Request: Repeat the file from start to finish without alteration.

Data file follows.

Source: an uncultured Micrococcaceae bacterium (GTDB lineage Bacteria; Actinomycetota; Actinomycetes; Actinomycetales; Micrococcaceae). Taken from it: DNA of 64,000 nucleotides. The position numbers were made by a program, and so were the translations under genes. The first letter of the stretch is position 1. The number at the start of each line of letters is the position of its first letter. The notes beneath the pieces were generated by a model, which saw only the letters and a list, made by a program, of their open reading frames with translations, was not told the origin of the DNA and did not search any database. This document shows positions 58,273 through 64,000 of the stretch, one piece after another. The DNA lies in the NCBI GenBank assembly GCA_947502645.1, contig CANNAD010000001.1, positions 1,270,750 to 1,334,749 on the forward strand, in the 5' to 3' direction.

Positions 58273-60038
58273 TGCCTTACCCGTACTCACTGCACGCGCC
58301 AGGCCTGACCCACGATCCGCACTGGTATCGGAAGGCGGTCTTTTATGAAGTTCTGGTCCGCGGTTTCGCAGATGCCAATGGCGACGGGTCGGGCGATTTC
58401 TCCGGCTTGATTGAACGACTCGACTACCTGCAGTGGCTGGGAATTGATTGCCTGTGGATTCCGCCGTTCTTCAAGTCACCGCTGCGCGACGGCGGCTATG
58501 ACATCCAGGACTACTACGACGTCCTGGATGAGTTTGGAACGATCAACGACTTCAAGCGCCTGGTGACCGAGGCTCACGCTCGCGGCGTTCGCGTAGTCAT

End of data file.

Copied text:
Source: an uncultured Micrococcaceae bacterium (GTDB lineage Bacteria; Actinomycetota; Actinomycetes; Actinomycetales; Micrococcaceae). Taken from it: DNA of 64,000 nucleotides. The position numbers were made by a program, and so were the translations under genes. The first letter of the stretch is position 1. The number at the start of each line of letters is the position of its first letter. The notes beneath the pieces were generated by a model, which saw only the letters and a list, made by a program, of their open reading frames with translations, was not told the origin of the DNA and did not search any database. This document shows positions 58,273 through 64,000 of the stretch, one piece after another. The DNA lies in the NCBI GenBank assembly GCA_947502645.1, contig CANNAD010000001.1, positions 1,270,750 to 1,334,749 on the forward strand, in the 5' to 3' direction.

Positions 58273-60038
58273 TGCCTTACCCGTACTCACTGCACGCGCC
58301 AGGCCTGACCCACGATCCGCACTGGTATCGGAAGGCGGTCTTTTATGAAGTTCTGGTCCGCGGTTTCGCAGATGCCAATGGCGACGGGTCGGGCGATTTC
58401 TCCGGCTTGATTGAACGACTCGACTACCTGCAGTGGCTGGGAATTGATTGCCTGTGGATTCCGCCGTTCTTCAAGTCACCGCTGCGCGACGGCGGCTATG
58501 ACATCCAGGACTACTACGACGTCCTGGATGAGTTTGGAACGATCAACGACTTCAAGCGCCTGGTGACCGAGGCTCACGCTCGCGGCGTTCGCGTAGTCAT